Although the phenology of tropical plants has attracted much attention, its response to climate change is generally unclear because of the lack of long-term phenological records. With phonological data (1973-199) of tropical plants in Xishuangbanna Tropical Botanical Garden (XTBG, 21◦41’N, 101◦25’E), Prof. Zhang Yiping and his students conducted a study regarding the inter-annual phenological trends in tropical plants in Xishuangbanna.
In their study, the researchers analyzed the phenological data to test the hypothesis that the warming climate has led to consistent changes in the phenology of tropical plants as it has performed in temperate species. With the phenological records of more than 15 years, four phenological events (budburst, growing season, flowering and flowering duration) were studied of 21 deciduous tree species from five families (Bignoniaceae, Combretaceae, Dipterocarpaceae, Mimosaceae and Papilionaceae) were studied.
During the study period, 14 species (67%) showed consistent trends in phenology and the regional temperature increase appeared to be one of the major forces that caused those changes, which agreed with their hypothesis. Seven species (33%) presented delaying trends in budburst (average 1.4 d y−1) and such trend was more likely to be presented in those that started budburst earlier in the dry season. Four species (19%) showed trends of extension in growing season (average of 3.5 d y−1).Flowering duration of five species (24%) was shortened by average 2.1 d y−1 which was most likely to be the result of the decline in sunshine duration during the rainy season.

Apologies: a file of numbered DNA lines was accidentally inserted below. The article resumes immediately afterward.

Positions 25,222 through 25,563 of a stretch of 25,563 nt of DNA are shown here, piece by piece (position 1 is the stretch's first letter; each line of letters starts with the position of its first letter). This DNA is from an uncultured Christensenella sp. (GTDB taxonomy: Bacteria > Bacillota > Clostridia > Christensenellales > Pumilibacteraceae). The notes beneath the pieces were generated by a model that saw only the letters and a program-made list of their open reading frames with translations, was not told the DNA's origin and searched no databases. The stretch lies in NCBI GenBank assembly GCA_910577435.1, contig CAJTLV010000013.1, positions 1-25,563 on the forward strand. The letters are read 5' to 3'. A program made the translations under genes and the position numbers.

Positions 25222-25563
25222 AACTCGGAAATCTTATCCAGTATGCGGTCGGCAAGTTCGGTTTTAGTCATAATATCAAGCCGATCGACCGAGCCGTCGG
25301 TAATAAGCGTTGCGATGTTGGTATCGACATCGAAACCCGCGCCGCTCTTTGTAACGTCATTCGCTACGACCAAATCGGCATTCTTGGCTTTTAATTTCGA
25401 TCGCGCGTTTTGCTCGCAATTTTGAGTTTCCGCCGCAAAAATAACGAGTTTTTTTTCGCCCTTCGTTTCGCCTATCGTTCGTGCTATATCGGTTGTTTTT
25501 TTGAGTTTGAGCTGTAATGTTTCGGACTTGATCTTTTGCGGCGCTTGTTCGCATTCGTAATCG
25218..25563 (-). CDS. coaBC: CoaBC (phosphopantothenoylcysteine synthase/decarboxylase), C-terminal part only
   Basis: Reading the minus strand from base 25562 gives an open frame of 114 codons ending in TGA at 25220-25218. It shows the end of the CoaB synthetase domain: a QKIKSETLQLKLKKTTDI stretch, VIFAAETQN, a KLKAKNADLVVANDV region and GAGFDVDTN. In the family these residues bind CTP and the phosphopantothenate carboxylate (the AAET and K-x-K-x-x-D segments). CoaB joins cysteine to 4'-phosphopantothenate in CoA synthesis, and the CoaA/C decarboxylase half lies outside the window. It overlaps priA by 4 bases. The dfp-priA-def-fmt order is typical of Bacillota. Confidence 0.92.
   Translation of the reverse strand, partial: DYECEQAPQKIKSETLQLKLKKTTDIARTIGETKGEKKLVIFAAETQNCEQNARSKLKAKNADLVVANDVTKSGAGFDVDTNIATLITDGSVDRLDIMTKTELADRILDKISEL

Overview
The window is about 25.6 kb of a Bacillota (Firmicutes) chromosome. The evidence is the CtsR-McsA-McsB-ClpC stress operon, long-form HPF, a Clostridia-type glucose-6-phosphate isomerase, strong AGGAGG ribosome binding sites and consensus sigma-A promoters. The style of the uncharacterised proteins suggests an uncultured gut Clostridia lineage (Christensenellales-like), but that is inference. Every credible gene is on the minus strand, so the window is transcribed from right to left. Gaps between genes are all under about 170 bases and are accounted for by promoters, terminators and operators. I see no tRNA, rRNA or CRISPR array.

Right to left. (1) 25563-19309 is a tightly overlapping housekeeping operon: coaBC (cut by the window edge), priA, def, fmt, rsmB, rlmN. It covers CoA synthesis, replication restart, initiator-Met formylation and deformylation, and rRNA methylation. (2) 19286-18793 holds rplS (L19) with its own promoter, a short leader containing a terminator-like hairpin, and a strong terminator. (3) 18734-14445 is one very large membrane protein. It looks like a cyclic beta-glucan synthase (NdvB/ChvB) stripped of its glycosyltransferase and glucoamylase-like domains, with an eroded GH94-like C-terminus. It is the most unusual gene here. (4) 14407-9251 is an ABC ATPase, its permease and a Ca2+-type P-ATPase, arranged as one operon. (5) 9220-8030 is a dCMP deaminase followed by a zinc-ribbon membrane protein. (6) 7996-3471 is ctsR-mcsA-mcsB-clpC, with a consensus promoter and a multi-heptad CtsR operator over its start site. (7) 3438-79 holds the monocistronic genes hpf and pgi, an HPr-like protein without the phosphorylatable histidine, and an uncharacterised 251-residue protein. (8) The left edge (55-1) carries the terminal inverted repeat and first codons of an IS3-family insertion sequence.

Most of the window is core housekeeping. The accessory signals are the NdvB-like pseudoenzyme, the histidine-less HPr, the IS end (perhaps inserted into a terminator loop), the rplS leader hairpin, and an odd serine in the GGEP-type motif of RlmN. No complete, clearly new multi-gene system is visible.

Although the study periods were slightly different among species, the results demonstrated the fact that the phenology of tropical plants has been affected by climate change significantly but the reaction has been somewhat different from temperate plants.
The study entitled “Phenological response of tropical plants to regional climate change in Xishuangbanna, south-western China” has been published in Journal of Tropical Ecology, 29 (2): 161-172, DOI: 10.1017/S0266467413000114